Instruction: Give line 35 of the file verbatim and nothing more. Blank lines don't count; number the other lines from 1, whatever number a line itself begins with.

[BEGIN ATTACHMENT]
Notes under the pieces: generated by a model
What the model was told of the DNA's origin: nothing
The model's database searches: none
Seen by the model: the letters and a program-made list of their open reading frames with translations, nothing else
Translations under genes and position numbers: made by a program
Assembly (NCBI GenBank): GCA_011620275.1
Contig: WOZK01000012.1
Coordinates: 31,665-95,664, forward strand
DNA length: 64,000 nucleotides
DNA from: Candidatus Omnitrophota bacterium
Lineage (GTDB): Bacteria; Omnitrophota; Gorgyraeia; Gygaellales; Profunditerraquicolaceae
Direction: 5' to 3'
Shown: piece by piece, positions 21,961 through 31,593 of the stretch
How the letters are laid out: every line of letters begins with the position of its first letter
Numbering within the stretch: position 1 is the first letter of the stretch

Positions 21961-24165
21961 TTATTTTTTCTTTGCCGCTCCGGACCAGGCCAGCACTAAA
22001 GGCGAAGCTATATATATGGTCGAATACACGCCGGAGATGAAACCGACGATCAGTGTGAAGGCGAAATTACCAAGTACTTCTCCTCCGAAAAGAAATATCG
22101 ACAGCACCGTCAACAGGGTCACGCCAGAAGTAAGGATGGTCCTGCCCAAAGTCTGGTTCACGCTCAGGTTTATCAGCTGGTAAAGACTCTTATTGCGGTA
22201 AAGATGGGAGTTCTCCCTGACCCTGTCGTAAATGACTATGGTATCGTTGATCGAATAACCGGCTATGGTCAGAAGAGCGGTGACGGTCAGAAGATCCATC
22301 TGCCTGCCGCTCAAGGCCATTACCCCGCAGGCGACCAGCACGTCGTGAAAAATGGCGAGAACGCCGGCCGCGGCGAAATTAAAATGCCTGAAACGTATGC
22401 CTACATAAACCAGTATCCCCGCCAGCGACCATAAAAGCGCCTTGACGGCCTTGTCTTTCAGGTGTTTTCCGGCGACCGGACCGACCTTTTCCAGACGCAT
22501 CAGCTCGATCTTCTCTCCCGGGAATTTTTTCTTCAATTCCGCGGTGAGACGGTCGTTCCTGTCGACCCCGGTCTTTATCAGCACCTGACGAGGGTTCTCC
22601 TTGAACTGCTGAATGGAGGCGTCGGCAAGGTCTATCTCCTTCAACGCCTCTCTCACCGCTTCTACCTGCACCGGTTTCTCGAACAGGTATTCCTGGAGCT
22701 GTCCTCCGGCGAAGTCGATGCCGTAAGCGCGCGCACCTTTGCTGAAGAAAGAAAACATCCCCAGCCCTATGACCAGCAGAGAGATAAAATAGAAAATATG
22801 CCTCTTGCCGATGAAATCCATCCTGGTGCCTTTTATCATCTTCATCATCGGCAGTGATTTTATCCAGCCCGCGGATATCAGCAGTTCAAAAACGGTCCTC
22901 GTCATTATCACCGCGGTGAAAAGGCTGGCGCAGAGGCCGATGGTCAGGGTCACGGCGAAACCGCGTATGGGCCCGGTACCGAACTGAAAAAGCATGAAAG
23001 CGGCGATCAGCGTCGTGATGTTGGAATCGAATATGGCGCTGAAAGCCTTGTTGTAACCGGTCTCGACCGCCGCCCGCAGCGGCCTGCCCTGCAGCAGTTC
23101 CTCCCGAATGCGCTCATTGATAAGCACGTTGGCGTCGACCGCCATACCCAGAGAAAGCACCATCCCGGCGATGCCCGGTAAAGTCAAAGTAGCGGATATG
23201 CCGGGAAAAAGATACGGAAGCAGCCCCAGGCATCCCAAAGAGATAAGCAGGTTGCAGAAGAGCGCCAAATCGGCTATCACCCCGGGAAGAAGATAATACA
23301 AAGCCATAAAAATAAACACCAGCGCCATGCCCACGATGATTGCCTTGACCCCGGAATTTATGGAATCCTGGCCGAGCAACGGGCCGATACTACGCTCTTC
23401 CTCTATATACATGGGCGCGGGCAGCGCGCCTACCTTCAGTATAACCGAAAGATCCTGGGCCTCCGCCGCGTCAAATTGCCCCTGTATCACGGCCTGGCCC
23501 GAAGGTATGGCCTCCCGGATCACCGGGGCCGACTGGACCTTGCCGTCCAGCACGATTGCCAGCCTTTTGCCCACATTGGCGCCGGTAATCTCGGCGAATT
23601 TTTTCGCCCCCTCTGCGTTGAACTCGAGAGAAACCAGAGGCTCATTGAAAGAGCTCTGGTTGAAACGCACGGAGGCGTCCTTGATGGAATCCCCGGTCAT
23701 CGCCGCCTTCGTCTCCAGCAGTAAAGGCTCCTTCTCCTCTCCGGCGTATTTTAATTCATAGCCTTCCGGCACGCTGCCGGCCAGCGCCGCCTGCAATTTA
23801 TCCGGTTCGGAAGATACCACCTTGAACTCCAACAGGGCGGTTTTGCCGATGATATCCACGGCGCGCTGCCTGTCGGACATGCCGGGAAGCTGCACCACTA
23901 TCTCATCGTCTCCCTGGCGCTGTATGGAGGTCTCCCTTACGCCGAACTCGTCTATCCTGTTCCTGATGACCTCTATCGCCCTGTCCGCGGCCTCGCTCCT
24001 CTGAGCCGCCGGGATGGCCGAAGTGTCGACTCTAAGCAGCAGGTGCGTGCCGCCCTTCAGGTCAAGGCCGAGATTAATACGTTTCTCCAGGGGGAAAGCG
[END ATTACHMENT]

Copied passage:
23701 CGCCGCCTTCGTCTCCAGCAGTAAAGGCTCCTTCTCCTCTCCGGCGTATTTTAATTCATAGCCTTCCGGCACGCTGCCGGCCAGCGCCGCCTGCAATTTA